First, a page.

The discussed algorithm is equally sensitive to amplitude- and phase error. However, the optimum (symmetric) FIR for a given magnitude response is linear-phase, and the remaining error is amplitude error only.
The "iterative reweighted least-squares" design algorithm consists of two distinct parts: An iterative reweighting outer loop, and a least-squares solver.
The reweighting loop is given a nominal frequency response and weighting factors. It sets up iteration weights from the weighting factors, hands them to the LS solver, and gets a FIR filter in return. It calculates the frequency response and determines the error to the nominal frequency response, weighs the error with the initial (!) weighting factors and adjusts the iteration weights, based on the outcome: Tighten, where the weighted error is large, relax where it is small.
The iteration weights are renormalized in each round, as only the ratio between frequencies matters, not the absolute value: It is obviously pointless to tell the LS solver "give me a better filter" - the LS solver would politely remind me that it is already least-squares optimal. Instead we should ask: "improve here and relax somewhere else".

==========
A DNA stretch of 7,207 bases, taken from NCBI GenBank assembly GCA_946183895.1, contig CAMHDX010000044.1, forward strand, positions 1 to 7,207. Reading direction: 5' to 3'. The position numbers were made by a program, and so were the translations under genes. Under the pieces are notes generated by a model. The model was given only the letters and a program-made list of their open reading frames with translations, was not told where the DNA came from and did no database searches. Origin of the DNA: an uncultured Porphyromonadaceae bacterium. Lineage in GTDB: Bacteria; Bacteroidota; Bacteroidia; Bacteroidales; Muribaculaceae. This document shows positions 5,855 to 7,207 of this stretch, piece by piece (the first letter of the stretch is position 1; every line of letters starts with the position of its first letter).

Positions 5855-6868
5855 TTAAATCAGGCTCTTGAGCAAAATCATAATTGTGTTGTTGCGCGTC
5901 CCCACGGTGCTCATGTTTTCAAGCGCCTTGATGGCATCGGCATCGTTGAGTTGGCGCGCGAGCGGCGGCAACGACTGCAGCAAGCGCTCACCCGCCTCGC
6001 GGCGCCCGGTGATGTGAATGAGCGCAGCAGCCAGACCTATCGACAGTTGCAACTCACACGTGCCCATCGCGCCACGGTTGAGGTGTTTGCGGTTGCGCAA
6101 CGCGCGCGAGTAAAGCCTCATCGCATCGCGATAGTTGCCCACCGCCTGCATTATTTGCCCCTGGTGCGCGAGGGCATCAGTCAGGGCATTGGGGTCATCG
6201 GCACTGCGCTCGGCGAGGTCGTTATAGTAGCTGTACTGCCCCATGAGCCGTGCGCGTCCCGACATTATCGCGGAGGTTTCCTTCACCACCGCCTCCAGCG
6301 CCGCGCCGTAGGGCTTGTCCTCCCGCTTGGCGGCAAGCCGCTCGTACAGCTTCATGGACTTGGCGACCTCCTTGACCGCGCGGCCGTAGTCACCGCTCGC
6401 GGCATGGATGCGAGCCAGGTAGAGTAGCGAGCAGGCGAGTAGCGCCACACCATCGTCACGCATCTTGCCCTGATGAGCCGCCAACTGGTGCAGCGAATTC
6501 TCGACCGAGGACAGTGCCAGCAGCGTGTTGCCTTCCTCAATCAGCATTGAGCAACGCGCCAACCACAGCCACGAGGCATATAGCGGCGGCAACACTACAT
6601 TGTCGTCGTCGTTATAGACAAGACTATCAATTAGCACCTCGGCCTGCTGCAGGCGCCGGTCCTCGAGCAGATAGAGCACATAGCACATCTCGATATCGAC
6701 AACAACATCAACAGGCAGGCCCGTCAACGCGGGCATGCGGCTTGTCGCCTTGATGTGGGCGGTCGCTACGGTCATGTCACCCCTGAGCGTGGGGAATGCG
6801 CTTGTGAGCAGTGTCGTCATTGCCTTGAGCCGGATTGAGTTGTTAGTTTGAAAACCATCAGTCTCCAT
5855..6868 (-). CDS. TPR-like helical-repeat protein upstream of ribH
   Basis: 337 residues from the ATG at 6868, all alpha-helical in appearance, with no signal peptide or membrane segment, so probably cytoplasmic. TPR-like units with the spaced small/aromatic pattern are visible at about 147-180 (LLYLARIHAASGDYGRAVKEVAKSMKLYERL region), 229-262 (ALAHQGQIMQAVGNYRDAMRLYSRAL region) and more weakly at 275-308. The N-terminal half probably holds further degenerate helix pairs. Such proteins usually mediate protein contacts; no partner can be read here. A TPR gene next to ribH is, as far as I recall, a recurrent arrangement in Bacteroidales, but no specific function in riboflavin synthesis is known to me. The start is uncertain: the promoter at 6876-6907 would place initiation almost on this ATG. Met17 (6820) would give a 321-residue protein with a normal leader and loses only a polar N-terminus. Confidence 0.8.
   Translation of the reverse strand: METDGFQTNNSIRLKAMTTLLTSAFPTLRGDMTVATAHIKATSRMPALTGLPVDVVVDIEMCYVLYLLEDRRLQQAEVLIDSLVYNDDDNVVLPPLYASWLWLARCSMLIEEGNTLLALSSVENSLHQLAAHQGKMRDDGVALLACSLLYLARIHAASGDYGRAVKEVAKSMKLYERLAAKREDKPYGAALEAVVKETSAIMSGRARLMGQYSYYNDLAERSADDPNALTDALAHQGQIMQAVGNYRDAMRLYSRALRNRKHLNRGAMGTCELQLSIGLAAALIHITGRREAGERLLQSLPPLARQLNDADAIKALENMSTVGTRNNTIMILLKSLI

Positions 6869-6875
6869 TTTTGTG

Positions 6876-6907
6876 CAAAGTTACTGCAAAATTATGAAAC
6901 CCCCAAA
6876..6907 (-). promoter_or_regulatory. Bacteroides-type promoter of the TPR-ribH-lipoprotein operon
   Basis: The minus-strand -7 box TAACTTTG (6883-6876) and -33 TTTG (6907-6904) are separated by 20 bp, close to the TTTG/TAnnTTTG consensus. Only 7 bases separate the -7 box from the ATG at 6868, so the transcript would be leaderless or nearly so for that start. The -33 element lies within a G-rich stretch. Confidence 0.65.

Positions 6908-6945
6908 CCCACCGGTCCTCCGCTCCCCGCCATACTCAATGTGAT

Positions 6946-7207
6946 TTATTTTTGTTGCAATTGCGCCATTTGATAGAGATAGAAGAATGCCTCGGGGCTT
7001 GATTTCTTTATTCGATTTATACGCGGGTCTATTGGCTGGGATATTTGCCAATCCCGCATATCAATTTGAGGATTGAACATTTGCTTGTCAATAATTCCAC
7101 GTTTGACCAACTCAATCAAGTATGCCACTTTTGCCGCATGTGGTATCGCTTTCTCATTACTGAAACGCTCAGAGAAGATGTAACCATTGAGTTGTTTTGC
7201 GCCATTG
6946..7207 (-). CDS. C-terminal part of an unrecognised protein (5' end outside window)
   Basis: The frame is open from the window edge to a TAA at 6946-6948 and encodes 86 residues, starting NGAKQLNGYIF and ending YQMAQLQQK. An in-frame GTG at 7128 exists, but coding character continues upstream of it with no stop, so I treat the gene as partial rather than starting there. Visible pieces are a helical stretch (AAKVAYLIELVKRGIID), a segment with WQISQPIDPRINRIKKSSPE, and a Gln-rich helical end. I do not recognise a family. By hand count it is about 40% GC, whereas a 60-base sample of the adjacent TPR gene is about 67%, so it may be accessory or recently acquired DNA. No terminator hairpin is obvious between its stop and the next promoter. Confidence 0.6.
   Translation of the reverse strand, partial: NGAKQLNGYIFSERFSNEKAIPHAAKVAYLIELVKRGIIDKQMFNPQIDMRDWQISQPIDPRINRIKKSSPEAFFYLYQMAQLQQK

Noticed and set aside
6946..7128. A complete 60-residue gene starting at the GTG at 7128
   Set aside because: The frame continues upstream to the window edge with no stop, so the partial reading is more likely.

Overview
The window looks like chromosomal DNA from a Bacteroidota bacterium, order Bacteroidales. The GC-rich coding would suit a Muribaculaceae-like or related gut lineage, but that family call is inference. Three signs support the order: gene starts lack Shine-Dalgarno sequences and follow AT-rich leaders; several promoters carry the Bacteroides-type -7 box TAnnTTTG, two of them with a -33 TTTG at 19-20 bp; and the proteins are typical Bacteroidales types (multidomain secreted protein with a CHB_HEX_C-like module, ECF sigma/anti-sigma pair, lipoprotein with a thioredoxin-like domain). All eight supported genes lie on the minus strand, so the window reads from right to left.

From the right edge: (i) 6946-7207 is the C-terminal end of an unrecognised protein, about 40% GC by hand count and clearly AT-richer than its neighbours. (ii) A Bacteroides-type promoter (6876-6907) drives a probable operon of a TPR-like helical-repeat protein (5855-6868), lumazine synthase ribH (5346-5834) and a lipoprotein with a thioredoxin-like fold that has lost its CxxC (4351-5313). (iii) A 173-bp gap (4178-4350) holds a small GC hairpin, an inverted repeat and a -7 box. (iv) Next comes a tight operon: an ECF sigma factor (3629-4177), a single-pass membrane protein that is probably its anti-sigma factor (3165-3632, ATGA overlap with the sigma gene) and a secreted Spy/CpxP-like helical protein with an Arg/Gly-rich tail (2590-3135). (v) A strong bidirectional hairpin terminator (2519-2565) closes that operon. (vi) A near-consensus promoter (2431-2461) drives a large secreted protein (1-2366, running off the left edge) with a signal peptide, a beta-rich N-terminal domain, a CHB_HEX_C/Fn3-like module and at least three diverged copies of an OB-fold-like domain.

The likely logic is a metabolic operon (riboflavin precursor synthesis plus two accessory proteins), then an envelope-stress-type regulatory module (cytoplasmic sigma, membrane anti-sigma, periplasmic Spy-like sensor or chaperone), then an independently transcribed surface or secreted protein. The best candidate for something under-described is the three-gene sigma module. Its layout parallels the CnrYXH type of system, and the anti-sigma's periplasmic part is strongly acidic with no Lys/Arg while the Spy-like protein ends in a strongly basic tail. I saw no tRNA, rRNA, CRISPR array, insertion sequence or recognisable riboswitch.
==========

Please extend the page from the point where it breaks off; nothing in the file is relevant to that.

Once the filter is designed, the cycle repeats: The updated iteration weights go back to the FIR solver, a new filter is returned, iteration weights are adjusted, etc. Iteration stops when the difference in the FIR coefficients between subsequent cycles falls below a threshold.
The coefficients are determined by solving an equation system as shown in Figure 6. It states that the FIR filter with coefficients c transforms a sequence of input samples s into a sequence of output samples o. With one equation (matrix row) per coefficient, the solution is unique. So where is the "least-squares" part? As we'll see, all frequencies contribute to each row, thus resulting in a least-squares solution over all test frequencies.
Each matrix row can be interpreted as the state of samples in the FIR delay line, the first row at a time t0, the second row at a time t1 and so on. Each lower row results from time-shifting the upper row by one and feeding a fresh sample to the first position.
The indexing scheme of input samples may require some attention:
The most recent input sample at time t0 has been named s0, the next sample at time t1 is s-1, etc. This means, input samples with positive index have been fed into the delay line in the past, as they are already in place at time t0 in the first matrix row.
Output sample oi is generated at time ti.
To summarize, matrix row y corresponds to time ti, where the input and output sample to the FIR filter are s-i and oi, respectively. Note the minus sign! The reasons for the choice of indices will become clear later, in the context of Hermitian-Toeplitz matrix structure.
For the coefficient-sharing FIR, the time-delayed replicas of the input signal that are routed through any given coefficient are added in the matrix element that corresponds to the coefficient.